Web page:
How to…stop a hearing impairment unit closing

Beccy Forrow Policy and Campaigns Officer

Beccy Forrow, Policy and Campaigns Officer

What would you do if the hearing impairment unit your child attends was in danger of closing? I’m guessing most parents would do something very similar to Wokingham parent Faye Gilbert….

Faye contacted us back in June about the HIU, based at Emmbrook Infant School, closing. Faye’s son Rhys goes to the unit and was really thriving at the school.

Although the council were allowing all the children currently in the unit to stay until they moved on to Junior school, Faye thought it was important that deaf children in the future also have the opportunity to study in an HIU, if that’s what’s best for them.

So, how was the unit saved? Faye did a number of things to persuade the council to change their minds. Most of them aren’t new or difficult but they did need time and persistence to make the difference. But happily anyone can get involved in a campaign like this…

  1. Tell people about the problem and get others that are affected on board – one of the first things Faye did was start a petition on change.org. She got nearly 2,000 supporters to sign the petition – which certainly got the attention of the council and the local media.
  1. Make sure the people who make the decision know about your campaign – the best way to do this is to speak to the media because bad media coverage is rarely ignored by councils. We can help with getting coverage and preparing for an interview but journalists almost always want to speak to someone affected by the changes.pester power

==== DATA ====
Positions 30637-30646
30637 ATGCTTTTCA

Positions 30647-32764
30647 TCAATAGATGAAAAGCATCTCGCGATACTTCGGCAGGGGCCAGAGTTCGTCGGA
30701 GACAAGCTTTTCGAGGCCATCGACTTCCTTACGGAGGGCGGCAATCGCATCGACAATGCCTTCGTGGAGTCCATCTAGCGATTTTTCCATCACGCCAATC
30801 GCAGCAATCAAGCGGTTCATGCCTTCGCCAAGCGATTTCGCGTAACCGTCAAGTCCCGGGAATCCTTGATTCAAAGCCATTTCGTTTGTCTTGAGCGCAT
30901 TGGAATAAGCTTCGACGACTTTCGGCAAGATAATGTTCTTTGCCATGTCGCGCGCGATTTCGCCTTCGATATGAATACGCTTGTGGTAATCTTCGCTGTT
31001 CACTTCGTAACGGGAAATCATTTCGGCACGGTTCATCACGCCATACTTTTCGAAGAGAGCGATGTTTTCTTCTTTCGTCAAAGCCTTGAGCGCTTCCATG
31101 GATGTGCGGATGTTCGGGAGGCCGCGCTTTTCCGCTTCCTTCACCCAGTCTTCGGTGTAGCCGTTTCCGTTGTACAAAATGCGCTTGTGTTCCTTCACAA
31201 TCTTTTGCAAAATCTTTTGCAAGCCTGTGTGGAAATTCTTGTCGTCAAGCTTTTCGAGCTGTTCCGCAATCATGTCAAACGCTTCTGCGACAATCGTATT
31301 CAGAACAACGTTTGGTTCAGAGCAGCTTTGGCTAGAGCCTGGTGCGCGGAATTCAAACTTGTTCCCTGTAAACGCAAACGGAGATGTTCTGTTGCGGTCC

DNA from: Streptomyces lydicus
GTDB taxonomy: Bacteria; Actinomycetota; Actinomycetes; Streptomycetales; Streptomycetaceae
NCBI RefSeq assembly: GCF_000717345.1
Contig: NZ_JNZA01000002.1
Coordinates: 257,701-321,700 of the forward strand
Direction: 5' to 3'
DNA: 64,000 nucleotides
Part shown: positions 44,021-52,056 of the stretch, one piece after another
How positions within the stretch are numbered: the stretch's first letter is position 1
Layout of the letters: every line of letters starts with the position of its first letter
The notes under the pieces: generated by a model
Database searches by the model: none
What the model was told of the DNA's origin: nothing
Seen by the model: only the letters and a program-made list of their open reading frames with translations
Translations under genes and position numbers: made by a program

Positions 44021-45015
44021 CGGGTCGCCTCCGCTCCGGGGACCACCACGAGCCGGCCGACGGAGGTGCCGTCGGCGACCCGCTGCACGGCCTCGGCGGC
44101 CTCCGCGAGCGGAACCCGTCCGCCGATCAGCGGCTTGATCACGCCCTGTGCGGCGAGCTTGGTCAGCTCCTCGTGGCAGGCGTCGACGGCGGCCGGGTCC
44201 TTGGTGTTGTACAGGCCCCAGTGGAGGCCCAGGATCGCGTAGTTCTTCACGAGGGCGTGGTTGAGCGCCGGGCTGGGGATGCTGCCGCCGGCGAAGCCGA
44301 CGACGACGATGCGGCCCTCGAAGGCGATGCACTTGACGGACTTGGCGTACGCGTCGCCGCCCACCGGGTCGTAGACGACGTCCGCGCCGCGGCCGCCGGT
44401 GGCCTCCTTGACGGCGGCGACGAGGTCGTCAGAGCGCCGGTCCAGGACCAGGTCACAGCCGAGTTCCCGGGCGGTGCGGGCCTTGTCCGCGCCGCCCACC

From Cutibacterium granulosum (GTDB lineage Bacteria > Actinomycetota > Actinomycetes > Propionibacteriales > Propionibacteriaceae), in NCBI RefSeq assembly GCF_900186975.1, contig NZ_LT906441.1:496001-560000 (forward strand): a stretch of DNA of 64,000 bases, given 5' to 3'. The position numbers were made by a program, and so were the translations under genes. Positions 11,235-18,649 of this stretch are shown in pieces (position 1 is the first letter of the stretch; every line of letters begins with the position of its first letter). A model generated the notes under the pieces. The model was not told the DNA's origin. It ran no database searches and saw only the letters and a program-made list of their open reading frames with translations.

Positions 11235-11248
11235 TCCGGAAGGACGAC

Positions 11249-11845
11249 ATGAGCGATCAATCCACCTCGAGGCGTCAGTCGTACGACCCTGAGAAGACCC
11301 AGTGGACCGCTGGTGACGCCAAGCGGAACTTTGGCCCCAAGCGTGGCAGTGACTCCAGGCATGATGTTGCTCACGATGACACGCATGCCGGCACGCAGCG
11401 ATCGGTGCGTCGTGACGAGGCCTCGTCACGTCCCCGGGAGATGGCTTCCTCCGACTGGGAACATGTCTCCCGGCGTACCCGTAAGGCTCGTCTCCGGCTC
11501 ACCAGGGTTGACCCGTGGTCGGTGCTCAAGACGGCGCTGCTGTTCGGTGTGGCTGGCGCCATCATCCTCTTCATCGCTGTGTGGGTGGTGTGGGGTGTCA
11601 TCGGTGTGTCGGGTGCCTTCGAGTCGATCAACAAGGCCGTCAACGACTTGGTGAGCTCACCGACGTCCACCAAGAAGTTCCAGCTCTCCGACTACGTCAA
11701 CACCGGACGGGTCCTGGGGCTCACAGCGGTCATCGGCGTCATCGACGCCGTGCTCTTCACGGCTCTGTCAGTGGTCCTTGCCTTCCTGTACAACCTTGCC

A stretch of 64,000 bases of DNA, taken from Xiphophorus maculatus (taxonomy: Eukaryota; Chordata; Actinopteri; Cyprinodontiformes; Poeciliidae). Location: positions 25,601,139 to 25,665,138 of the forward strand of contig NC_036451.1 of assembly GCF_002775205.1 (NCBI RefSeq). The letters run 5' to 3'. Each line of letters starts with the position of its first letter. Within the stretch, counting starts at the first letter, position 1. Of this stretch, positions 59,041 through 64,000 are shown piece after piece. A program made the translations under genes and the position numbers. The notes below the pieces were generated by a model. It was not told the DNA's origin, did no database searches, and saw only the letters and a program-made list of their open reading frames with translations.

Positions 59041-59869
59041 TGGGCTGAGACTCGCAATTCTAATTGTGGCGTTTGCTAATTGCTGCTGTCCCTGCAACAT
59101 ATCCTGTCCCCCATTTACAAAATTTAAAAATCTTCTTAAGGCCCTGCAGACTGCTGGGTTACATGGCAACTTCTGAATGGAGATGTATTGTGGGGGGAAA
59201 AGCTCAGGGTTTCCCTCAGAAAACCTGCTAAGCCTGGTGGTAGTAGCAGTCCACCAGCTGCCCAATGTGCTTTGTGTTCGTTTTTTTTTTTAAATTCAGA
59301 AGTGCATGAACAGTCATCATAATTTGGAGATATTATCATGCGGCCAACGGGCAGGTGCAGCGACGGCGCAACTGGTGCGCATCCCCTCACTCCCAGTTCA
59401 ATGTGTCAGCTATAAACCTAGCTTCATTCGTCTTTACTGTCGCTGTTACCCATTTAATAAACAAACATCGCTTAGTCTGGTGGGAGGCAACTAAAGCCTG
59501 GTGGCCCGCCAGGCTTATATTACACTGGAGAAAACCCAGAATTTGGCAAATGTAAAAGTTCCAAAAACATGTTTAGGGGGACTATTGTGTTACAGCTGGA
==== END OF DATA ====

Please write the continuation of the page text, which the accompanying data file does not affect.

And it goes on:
1. Don’t stop! – decision-makers might assume that you don’t have the stamina to keep going when it looks like the odds are against you, but we all know that pester power works! Email the council and encourage as many people as you can to do the same. It doesn’t take many emails from local people for a council to starting doubting whether they are doing the right thing. Local councillors are elected by local people every four years so they will be nervous about upsetting people by making a bad decision. If you don’t get the response you want, keep writing until you do.

Although we supported Faye to win her campaign we can only ever do so much. We always need families of deaf children on board with any campaign and usually decision-makers give more weight to the views of deaf children and their families. There are a few things we can help local campaigners with:

  • emailing local parents to tell them about the issue to amplify your voice
  • joining campaigners at council meetings and help you to prepare for meetings
  • working out when key decisions will be made and who can influence the decision
  • writing letters to the council about their legal responsibilities to deaf children
  • helping you to get media coverage and to prepare for an interview
  • finding evidence about the progress made by deaf children in the local area to add weight to you arguments.

But…we can only do this if parents and those working with deaf children tell us about problems or concerns as early as possible. You can email campaigns@ndcs.org.uk or call our helpline on 0808 800 8880 – with any information that you think is worrying.

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